Google’s cloud-computing division is preparing to reveal the carbon footprint for its Workspace apps, including Gmail and Docs, as it builds out its suite of tools to help customers assess their impact on the environment.
The move by Alphabet Inc.-owned Google Cloud expands measures unveiled last year to help clients measure and reduce the gross carbon emissions of using Google Cloud services. Google plans to reveal the Workspace carbon data in early 2023, Justin Keeble, managing director of global sustainability at Google Cloud, said in a blog post on Monday.
Also read: How do you measure your carbon footprint?
Mountain View, California-based Google aims to be completely decarbonized by 2030. It currently uses renewable energy sources for its operations globally and had fully offset all its emissions by 2007. Last year, it touted its efforts to help search and maps users reduce their carbon emissions by suggesting certain flights or driving routes that cause less pollution, a Bloomberg report adds.
However cloud computing, a key area of operations for Google, is known as a particularly energy-heavy domain. Google runs data centers all over the world and has for years purchased renewable energy offsets to keep pace with usage by its server farms. It claims that its cloud, which delivers internet-based computing and storage to other companies, is the world’s cleanest.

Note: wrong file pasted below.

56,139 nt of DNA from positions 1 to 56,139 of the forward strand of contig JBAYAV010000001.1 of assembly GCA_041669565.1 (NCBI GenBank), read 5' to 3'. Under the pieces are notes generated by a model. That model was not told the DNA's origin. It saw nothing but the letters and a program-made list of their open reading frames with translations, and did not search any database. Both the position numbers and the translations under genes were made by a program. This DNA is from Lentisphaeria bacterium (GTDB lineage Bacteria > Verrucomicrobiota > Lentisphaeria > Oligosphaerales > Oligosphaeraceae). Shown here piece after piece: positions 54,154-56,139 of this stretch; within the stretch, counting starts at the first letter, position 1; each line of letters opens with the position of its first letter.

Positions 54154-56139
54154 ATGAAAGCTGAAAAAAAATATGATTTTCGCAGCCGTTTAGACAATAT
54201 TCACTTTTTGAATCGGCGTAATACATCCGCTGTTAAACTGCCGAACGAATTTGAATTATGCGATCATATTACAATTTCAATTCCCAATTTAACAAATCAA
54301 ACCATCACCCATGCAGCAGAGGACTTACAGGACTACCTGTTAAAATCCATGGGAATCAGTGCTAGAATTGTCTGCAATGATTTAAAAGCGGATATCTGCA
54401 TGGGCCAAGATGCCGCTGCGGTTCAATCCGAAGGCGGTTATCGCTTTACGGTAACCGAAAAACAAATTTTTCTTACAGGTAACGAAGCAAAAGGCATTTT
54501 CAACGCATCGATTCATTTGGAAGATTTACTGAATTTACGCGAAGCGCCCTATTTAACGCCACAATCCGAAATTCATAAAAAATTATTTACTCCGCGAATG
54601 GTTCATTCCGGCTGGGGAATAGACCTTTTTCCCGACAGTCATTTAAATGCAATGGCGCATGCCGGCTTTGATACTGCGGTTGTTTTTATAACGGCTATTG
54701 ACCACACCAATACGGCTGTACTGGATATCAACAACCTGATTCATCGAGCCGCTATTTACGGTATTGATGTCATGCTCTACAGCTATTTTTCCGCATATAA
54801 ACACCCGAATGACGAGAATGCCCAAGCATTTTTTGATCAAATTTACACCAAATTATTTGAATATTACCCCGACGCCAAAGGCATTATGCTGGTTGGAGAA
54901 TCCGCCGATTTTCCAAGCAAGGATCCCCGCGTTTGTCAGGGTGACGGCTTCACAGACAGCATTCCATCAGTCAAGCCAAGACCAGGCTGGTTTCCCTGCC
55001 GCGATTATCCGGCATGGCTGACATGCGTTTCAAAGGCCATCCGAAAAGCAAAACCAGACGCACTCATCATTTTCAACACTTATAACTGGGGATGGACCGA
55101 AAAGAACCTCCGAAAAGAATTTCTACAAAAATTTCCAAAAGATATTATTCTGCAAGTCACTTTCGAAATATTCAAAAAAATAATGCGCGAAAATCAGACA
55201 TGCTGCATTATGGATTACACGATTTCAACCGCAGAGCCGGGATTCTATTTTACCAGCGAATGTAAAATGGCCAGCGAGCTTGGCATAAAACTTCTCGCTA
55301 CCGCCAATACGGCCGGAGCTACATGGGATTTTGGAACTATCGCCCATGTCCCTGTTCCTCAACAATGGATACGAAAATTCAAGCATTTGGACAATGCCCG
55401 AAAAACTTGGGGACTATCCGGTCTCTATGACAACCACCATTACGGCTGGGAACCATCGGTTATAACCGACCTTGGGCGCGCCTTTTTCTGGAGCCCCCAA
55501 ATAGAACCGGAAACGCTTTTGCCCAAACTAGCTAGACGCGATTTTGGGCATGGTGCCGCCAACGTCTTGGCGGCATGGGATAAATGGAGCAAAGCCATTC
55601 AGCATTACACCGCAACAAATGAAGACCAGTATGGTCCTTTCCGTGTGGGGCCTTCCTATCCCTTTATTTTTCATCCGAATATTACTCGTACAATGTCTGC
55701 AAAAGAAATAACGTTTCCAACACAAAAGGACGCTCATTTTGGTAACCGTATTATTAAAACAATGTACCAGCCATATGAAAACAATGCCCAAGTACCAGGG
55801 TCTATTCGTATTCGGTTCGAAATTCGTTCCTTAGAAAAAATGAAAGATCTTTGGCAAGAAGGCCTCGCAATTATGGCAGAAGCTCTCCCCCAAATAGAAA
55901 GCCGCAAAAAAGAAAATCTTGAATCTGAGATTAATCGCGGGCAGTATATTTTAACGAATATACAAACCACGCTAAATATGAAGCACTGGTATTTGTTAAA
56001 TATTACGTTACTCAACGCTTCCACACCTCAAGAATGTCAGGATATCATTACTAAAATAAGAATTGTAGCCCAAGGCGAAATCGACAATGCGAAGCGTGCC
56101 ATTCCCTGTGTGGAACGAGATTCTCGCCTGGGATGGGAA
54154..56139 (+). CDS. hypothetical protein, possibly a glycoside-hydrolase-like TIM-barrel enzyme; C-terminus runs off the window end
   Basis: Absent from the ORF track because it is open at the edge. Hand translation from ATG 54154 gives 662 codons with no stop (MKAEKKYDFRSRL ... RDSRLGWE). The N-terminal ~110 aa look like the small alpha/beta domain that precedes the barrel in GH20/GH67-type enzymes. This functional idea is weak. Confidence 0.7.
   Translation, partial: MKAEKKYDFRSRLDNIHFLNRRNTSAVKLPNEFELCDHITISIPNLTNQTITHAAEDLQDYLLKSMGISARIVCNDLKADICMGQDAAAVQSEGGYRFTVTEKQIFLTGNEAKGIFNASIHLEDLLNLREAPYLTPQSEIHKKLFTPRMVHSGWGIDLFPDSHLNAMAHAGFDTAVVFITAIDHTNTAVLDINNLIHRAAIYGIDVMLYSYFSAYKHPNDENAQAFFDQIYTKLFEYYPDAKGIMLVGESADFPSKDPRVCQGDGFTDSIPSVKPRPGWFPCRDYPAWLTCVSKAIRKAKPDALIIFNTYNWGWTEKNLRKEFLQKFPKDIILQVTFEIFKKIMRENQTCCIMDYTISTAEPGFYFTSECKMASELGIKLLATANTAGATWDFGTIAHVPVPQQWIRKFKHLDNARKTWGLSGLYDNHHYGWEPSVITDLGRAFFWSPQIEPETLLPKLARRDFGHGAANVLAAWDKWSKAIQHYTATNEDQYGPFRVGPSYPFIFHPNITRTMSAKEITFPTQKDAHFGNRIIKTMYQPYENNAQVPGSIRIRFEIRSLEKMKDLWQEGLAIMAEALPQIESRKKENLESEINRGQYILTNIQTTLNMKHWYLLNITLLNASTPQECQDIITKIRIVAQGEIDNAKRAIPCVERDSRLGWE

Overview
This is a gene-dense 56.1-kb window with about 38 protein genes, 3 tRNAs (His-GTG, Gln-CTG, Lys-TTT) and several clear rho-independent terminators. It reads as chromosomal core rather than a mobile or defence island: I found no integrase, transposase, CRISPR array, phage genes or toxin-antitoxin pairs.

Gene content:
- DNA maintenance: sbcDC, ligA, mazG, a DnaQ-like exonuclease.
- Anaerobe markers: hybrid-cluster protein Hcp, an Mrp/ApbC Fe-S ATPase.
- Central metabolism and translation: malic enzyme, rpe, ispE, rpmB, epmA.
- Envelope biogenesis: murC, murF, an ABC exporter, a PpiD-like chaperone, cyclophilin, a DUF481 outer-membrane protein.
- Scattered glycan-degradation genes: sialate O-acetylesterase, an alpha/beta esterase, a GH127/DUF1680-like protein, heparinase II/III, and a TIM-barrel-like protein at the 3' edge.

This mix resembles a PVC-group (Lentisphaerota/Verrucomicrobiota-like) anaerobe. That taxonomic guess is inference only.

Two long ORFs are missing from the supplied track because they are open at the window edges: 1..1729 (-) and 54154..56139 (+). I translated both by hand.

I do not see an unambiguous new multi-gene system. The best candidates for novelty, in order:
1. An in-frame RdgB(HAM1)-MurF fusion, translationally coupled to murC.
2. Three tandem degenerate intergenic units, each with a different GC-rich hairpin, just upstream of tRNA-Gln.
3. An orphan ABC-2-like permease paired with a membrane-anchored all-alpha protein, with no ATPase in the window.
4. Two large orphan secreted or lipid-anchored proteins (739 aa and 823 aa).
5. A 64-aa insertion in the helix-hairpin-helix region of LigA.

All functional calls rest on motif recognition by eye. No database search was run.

The company also announced it will now provide scope 1 and 3 emissions associated with a customer’s use of Google Cloud. This refers respectively to emissions from sources it controls directly, and indirect emissions up and down its supply chain.
Can spam, unwanted or unread emails actually contribute to carbon emissions and leave a carbon footprint? According to The Good Planet – a non-profit organization that hosts a free online platform that provides educational information about the scientific background behind climate change and how our everyday lives effect the Earth – as of 2019, 293.6 billion emails are sent every day, which is roughly 107 billion spam emails in one day or 24 hours. These numbers are only expected to increase in years to come.
How does all this add up? The sending and filtering of such emails alone account for billions of units of electricity every year. The average American, for instance, has around 500 unread emails, a post on The Good Planet website explains. If these 500 unread emails were deleted, that would delete 175 grams of carbon dioxide if each email contributes 0.3 grams of CO2.
(With inputs from Bloomberg)